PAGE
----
Counting Butterflies – A Day Off

A longer weekend. We have rain after what seems to have been weeks of heat. In fact, it’s only been three, or was it four. I wonder if the grass will grow again, will it be green and long. No hose pipe bans here as yet. I remember the summer of ’95 and syphoning off bath water to feed the greenhouse then.

We grew all kinds of fruits in that little space. Cucumbers, loved by us and the slugs that found their way in. Peppers and tomatoes, turning from green to yellow and red, like traffic lights. An aubergine plant, a melon plant which broke through to the outside, reaching for the sky – no fruit though.

I grow nothing right now. But hope to again. Instead I go in search of good fruit. The local grocer has a decent variety as do the market stalls. The difference between a large lemon with  thick skin and a puny think-skinned one is all about aroma, flavour, longevity.

Aldi offers decent avocados, in a relaxing, meditative green that you’d want to dive in to. Piccolo tomatoes which smell as if they are straight from the soil. Clusters of beets, radishes, carrots, all bundled.

Shopping around pays, but it doesn’t have to cost the earth either.

I have gotten through a fair amount of writing in recent weeks and achieved quite a bit. There is now a brief hiatus as I wait for autumn to bring fresh results. September tends to bring change for me year on year.

As I go walkabout, it is more and more apparent to me what my life *should* be hereon in.

In the meantime, I have reading. Ivo Andric’s Bosnian Chronicle, Collected Fictions – Jorge Luis Borge and to finish Pullman’s latest La Belle Sauvage, which is delightful. Three more shorter novels on the side thereafter with cuisine themes, and a reserve at the library waits for me – George Saunders’ Lincoln in the Bardo.

Someone once said all you need is a library and a garden and life’s just fine. Okay. I may have finally come to accept that. Except one needs yarns too.

Starting today for the next three weeks, Butterfly Conservation are asking us to count butterflies. Visit their website, download the app or chart. Spend 15 mins at a time counting. This can be done as often as you like over the next three weeks. I’ve noticed many butterflies recently in this hot summer, and bees. Just lovely, absolutely lovely.

Be like no other

As I was growing up, there was one thing my mother said to me repeatedly: Don’t be a sheep. Don’t be like everyone else. I think this stemmed mostly from her fear of my getting in with the wrong crowd and being scared of a liberal British society where it seemed to her, anything goes.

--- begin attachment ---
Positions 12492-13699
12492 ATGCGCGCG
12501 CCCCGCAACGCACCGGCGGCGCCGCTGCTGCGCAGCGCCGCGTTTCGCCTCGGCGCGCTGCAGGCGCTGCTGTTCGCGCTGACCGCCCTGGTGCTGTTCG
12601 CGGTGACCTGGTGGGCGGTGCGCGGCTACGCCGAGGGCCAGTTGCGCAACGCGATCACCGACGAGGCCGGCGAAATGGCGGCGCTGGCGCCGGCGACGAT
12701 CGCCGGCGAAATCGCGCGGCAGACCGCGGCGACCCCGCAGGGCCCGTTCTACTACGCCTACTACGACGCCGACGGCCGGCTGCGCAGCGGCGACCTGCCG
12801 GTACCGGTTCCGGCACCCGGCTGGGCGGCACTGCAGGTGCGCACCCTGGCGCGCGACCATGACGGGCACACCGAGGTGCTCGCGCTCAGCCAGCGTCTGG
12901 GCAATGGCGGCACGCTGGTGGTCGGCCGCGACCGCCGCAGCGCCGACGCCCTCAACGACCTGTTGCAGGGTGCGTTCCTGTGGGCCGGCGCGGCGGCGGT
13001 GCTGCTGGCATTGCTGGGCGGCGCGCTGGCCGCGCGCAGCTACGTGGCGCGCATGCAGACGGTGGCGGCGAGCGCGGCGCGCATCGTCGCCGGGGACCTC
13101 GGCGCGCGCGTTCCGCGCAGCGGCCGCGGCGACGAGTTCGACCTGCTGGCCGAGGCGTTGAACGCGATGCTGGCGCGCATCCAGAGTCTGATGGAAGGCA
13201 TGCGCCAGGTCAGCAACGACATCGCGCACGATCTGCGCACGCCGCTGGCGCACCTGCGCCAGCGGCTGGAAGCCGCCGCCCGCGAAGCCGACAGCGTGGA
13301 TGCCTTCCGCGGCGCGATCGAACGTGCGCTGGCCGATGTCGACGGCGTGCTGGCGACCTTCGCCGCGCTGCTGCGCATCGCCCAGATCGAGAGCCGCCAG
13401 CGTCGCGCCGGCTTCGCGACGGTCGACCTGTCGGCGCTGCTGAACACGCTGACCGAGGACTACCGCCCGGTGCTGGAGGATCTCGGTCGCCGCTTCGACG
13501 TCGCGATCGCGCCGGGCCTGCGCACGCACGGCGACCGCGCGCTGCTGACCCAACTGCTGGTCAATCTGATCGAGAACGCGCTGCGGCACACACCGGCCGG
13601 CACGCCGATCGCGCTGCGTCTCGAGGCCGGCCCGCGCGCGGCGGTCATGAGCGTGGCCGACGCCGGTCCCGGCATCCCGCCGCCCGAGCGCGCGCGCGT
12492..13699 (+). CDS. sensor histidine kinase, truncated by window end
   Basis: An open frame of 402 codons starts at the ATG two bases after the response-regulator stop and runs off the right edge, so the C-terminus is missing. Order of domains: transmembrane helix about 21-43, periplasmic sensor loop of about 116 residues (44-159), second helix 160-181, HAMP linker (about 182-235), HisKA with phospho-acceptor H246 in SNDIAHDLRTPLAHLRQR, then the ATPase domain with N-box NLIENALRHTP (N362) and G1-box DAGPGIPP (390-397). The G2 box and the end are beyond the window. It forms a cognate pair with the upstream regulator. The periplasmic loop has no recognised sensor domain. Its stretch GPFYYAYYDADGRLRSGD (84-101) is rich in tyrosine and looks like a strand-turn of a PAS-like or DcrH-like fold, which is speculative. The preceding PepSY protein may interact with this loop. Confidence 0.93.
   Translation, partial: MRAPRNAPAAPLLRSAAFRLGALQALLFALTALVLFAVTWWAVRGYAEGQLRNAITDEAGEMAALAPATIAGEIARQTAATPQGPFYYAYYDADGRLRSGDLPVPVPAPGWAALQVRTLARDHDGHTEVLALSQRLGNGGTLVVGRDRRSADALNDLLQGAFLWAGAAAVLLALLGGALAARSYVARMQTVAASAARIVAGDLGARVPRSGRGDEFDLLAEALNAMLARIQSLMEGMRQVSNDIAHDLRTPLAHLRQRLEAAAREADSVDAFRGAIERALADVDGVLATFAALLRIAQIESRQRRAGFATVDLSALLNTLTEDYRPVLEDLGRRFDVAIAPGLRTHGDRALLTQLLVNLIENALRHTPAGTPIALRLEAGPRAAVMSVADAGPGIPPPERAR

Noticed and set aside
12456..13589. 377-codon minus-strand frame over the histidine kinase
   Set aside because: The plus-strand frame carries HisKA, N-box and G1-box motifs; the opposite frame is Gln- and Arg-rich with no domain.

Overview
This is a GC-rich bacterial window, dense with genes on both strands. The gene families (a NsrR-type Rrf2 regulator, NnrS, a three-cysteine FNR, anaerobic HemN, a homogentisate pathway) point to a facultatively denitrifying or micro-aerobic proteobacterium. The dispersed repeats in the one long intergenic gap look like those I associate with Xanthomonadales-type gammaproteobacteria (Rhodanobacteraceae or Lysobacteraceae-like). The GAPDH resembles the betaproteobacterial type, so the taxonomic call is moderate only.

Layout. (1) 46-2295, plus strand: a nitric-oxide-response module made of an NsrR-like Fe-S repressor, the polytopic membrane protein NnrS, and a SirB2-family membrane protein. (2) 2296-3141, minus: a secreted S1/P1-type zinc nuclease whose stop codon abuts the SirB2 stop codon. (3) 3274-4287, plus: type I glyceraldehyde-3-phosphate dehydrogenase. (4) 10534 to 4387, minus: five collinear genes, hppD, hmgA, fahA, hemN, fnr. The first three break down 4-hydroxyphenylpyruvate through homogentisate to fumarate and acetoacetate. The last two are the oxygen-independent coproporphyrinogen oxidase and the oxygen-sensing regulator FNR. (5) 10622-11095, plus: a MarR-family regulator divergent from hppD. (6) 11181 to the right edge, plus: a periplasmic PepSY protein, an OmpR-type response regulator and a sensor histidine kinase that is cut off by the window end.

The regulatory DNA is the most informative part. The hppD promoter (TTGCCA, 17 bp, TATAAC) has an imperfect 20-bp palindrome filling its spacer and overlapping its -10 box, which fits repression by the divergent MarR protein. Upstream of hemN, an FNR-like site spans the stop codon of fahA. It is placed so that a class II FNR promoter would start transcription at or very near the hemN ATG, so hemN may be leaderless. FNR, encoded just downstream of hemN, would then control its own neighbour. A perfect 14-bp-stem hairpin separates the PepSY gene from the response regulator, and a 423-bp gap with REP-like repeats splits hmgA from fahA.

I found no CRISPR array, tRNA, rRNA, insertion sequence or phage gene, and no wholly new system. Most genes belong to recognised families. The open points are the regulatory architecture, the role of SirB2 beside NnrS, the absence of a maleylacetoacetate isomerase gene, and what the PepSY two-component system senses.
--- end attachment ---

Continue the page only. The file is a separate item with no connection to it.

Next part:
Lucky for her, that I was a precocious little goody-two-shoes who rarely strayed in to unknown waters. I too feared that liberal world. Observation was more my thing. Reading was too. But I’ve talked about the library and post office previously and their influences on me. The two Tolstoy novels in the house in Serbian and so on.

We live in precarious times during which many things are thrown at us through imagery, film, words – the media in general. Again, my mother would announce: Phantasmagoria! Propaganda! What to believe in all this information available to us. What is kept from us.

As for books. Follow your intuition I say. Just because something is up for a prize, recommended by a national paper, reviewed on a radio programme, doesn’t mean it’s for you. Do your own research. Find what you like. Read what you want. Sometimes you have to go to the ends of the earth for it. I do, especially for international literature – whether it’s in English or its mother tongue. Sift through the rubbish heap of information and source the one thing that speaks to you, that is true to you.
murakami

Hold on tight to your dreams

It’s been a dark few days. Winter finally arrived. My heart gave in just over a week ago. They call it an event. I came home with stents and now a list of appointments are building up. The NHS is in full swing. I haven’t been in this kind of situation, personally, since pregnancy.

So, with at least a month off, there’s reading, knitting, noodling and doodling. It’s taken a few days for my mind to find some focus and I full accept that my body needs to rest. Although I reckon dancing is allowed. After all music cures everything. Films are great too. Anything easy. Nothing too hard.

I still have to get in my assignments to a new extended deadline. Conscientisation is still here, with me. I am also in the middle of revamping Gabriel’s Vision and working further on concepts and workshops PLUS a big deadline to meet end of May.

Meditation has become vital in enabling my mind to breathe in calm and take away worry. I guess if the flat I lived in was mine, I’d be contemplating decorating, so just as well it’s not.

I’d like a week of peace. I have flicked through various books and settled on reading for the heart, not the mind. I am imagining myself in Tuscany, outside in the sun, far from the madding crowd, letting the sunshine heal me.

It’s EO Easter and May Day today. Workers unite and crack them eggs!!

Hurdles not obstacles!

Colourfull eggs lie on a large plate at the 15th Sorbian Easter Egg Market in Schleife, Germany, 24 March 2012. The four techniques of designing Easter eggs - wax-batik, wax-embossment, scratching and etching - are presented to the public until 25 March 2012. Photo: Matthias Hiekel

Colourfull eggs lie on a large plate at the 15th Sorbian Easter Egg Market in Schleife, Germany, 24 March 2012. The four techniques of designing Easter eggs – wax-batik, wax-embossment, scratching and etching – are presented to the public until 25 March 2012. Photo: Matthias Hiekel